Council for Scientific and Industrial Research, South Africa
Melariri Paula completed her Ph.D. in 2010 at the University of Cape Town, South Africa. She is a Senior Researcher and malaria project manager in the Encapsulation and Drug Delivery group, Council for Scientific and Industrial Research, South Africa. She is leading the research activities in developing novel nanomedicine treatments for malaria. She is passionate about neglected tropical diseases and infectious diseases of poverty. She has published several articles and is a reviewer to several journals.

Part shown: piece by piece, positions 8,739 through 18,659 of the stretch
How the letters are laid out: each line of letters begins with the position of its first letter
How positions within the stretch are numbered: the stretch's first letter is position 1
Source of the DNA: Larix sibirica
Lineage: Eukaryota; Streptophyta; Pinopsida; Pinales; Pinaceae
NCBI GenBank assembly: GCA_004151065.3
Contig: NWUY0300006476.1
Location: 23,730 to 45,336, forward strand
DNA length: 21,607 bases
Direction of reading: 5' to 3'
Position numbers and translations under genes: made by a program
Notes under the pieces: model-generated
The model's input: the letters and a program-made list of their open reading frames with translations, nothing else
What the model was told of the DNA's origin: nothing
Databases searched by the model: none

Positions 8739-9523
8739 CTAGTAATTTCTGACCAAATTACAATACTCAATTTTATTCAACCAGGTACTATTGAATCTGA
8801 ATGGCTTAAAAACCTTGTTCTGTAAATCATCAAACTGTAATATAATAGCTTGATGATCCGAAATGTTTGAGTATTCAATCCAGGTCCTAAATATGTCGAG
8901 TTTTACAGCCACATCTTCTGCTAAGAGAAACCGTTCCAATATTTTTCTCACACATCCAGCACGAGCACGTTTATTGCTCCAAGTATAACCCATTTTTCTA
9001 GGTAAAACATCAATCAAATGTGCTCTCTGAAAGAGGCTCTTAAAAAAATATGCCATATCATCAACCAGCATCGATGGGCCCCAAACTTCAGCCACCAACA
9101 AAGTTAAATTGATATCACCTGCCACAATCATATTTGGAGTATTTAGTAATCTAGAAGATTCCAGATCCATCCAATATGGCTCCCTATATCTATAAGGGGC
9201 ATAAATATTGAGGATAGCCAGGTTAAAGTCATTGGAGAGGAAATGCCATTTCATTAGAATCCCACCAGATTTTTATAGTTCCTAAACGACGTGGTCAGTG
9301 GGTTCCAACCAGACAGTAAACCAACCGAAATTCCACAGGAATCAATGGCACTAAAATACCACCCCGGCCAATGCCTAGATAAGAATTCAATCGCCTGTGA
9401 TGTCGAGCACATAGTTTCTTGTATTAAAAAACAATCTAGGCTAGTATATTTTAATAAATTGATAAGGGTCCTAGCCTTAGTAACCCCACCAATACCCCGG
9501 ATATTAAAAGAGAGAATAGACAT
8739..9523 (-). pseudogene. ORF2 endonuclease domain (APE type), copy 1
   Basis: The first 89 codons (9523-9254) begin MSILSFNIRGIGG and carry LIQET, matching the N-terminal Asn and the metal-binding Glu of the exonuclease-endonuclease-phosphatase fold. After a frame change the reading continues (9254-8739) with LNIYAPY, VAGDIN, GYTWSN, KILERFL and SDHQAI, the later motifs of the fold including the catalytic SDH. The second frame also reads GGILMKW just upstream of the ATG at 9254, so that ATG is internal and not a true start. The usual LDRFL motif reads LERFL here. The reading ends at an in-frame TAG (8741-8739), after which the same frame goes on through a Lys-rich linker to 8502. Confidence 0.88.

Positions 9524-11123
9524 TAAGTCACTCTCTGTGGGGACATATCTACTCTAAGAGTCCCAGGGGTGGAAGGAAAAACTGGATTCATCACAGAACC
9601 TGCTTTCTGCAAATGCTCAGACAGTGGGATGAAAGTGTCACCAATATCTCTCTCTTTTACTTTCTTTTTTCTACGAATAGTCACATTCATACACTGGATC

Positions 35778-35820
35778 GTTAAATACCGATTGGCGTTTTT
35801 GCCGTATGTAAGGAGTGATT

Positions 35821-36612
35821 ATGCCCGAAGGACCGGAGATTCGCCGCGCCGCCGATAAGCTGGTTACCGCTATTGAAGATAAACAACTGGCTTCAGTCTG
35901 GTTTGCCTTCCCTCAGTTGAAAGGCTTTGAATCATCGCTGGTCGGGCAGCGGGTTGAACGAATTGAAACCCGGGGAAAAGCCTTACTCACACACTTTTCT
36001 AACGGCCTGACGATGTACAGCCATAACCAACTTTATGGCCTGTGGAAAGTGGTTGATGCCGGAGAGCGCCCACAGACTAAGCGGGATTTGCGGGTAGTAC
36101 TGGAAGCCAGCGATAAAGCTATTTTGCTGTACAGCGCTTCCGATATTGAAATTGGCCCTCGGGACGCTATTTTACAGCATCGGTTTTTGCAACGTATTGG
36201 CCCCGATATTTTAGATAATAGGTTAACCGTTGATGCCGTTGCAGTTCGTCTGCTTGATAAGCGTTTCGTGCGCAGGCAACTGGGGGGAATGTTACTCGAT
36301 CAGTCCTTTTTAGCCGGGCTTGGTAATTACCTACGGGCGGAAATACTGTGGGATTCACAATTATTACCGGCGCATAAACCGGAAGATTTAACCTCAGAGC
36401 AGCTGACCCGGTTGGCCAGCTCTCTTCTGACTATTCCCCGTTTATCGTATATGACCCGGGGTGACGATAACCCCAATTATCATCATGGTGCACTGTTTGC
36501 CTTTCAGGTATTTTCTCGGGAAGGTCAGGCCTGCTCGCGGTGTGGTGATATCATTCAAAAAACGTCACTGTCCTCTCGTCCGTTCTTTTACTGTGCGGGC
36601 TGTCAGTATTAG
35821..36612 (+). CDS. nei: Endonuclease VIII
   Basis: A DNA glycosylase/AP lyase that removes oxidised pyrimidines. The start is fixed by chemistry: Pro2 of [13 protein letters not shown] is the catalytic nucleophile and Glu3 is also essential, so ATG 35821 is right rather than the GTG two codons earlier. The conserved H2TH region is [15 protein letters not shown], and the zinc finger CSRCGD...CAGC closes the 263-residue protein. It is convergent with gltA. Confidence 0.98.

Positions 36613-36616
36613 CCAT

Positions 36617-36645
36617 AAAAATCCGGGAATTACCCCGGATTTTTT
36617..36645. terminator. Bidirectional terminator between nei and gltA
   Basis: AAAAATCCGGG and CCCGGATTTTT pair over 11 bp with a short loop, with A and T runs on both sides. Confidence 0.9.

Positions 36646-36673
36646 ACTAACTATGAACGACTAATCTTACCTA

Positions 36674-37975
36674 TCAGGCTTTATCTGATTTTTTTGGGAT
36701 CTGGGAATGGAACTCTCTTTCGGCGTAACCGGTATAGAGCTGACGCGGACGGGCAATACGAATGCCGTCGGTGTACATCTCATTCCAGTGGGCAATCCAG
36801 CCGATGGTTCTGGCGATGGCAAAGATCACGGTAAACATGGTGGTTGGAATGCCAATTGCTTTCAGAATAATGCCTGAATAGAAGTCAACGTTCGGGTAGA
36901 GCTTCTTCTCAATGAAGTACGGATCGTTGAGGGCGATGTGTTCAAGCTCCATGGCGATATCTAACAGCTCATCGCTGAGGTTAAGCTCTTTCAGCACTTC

Malaria is one of the world’s deadliest infectious diseases. Each year over 1.5 million people die and an estimated 40% of the world’s population is at risk. Over 90% of deaths occur in sub-Saharan Africa where on average a child dies of malaria every 12 seconds. Currently no effective vaccine against malaria is available. A major reason for the failure to eradicate malaria has been the shortcomings of malaria preventive and curative drug treatments. Nanomedicine is a new technology utilizing nanometre scale (generally 100 nm) drug delivery systems as therapeutics, able to confer advantages which include improved drug pharmacokinetic profiles (improved absorption, bioavailability, elimination half-life), organ, cell and parasite targeted drug delivery, and reduction in drug toxicity. Nanomedicine can address the challenges of current antimalarials, by reformulating the drugs in nanomedicine drug delivery systems (NMDDS). Nanomedicine has already impacted other diseases, e.g. cancer, exemplified by the reformulation of doxorubicin to provide a potent and extended half-life therapy with reduced side effects. Our vision is to see nanomedicine do the same for malaria chemotherapy, radically improving treatment outcomes using currently available drugs, saving lives, and advancing the global goal of eradicating malaria. Results from our preliminary studies in mice, using our novel NMDDS recorded significant enhancement, in the pharmacokinetic properties of drugs reformulated in NMDDS when compared to the non-formulated drugs.